Man, now I wish I had the time to draw this damn thing! It’ll be in a slightly different direction then your outline, but there’s lots to work with there. Elements of ‘democratized superhuman tech powers’ to fight the zon-tars could be accomplished with barely-working thousand year-old laser rifles instead of ‘uplifting’ the tribesmen with cyborg nanotech. The visual of a nomadic tribal warrior clumsily slinging some big bulky laser tube (built for cyborg warriors) is an awfully tempting one for me… Picture a khan-era mongolian horseman with some natty leather strap of his own design tied to a big-ass laser! THE GOD-LANCE!…
Jan 16th, Dan:
The Zon-tars as heavy-handed wildlife managers could be very powerful. On the one hand, they are doing the noble work of keeping human population stable in the long term (and why ask why? They think it’s important, the same way we think its important to keep bison populations stable), on the other hand, from the human perspective, this is horrible endless oppression and genocide (what happens when the herds need culling?). Oh, as added horror-bonus, forced breeding programs when the population is too low, and when it’s too high, they encourage people like Peter to go to war. That way we get to lower the population, weed out the gene pool, and engage in a fascinating and ancient human custom.

Depressing is the danger here, I think. Most real-world first-contact scenarios are heart-breaking. But drawing from them, here are a few of the more positive outcomes:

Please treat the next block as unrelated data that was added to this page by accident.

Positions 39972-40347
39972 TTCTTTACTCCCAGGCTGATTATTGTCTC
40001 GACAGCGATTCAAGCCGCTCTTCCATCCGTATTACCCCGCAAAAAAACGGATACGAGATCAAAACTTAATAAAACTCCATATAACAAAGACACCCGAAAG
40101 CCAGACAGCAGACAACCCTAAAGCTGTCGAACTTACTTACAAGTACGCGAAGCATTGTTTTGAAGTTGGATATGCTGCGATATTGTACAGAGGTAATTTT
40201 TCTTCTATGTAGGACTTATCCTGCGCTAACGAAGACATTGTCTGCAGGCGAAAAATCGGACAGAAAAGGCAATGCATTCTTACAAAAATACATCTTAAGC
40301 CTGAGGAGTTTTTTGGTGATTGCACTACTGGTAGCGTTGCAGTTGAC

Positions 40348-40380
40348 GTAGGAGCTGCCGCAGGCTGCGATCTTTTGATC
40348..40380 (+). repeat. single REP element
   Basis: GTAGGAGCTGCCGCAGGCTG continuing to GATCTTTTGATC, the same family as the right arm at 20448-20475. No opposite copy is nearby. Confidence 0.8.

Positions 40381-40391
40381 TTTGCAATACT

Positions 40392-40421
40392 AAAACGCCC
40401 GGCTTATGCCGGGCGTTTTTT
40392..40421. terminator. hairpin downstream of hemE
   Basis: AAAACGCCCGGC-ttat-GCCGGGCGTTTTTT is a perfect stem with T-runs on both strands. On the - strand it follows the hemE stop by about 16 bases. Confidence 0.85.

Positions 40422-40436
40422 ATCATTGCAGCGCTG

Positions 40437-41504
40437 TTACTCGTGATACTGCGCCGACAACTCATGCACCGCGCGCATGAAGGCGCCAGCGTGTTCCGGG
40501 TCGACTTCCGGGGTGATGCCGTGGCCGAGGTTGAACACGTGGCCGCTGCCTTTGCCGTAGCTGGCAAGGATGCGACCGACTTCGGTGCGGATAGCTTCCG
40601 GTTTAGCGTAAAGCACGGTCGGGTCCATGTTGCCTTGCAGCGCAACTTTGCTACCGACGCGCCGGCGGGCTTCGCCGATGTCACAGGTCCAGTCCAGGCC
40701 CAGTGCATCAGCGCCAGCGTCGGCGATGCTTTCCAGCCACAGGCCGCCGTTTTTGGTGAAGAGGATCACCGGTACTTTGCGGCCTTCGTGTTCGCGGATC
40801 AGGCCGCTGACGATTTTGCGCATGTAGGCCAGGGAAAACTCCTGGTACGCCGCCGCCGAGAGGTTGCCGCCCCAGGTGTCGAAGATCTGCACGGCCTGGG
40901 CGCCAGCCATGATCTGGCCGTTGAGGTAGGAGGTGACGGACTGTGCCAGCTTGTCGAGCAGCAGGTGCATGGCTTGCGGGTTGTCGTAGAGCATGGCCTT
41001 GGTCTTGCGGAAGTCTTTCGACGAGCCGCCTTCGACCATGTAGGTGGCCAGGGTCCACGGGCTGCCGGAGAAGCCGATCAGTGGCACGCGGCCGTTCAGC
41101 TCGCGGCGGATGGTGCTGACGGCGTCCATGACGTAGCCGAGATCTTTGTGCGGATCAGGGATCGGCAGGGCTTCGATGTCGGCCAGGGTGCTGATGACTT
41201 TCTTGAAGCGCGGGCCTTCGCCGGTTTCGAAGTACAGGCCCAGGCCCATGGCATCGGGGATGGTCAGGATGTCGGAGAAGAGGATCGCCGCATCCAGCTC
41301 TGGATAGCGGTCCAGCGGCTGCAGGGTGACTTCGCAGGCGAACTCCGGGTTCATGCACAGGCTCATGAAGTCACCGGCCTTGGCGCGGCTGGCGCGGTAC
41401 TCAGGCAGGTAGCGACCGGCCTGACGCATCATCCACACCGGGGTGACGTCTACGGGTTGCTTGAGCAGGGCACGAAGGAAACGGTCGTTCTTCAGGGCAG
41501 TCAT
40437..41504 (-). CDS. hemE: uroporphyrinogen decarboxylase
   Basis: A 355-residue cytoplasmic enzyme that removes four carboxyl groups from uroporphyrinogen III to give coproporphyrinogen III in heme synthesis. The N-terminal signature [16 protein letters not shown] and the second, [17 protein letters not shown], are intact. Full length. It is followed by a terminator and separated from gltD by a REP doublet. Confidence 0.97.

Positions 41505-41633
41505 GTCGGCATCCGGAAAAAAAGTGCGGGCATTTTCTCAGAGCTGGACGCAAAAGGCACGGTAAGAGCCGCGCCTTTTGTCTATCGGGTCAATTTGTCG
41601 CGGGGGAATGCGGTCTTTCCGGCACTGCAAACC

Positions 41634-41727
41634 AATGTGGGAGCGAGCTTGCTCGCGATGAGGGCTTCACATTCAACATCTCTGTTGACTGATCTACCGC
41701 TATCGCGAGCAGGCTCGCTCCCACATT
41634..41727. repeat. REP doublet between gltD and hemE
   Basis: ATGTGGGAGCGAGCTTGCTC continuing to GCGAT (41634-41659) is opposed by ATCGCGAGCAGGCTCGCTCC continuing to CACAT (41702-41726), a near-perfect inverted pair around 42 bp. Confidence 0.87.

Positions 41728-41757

Humans are absorbed into alien society at the cost of our traditional way of life.
Humans continue their traditional way of life as a form of performance art for alien tourists.
Aliens pay humans for services in goods, not knowledge, creating a class of warlords who use alien technology to oppress everyone else.
Aliens ignore humans, allowing us our independence and traditions, but cutting us off from the opportunities of interstellar civilization, and leaving us vulnerable to alien outlaws.
But there is no way for us to beat the aliens at their own game. There will never be a uniquely human space-ship, only a human-built space-ship copied from alien blue-prints and produced more cheaply. But Earth-as-China is probably way to optimistic. Probably it will be more like humans-as-New Guinea, with human-built space-ships the equivalent of cargo-cult coconut radios and wooden airplanes….

I think killing Peter depends on whether you want to write a relatively short, coherent, “tight” story (one guy does one thing and that’s the end, like a novel), or whether you want a sprawling epic. I’ve learned to avoid epics (because I want to write a different book every year and increase my chances of getting published), but perhaps an epic would work better (i.e. not be so hard to write) as a comic. Each edition might be very short, and people don’t necessarily expect them to follow the same character.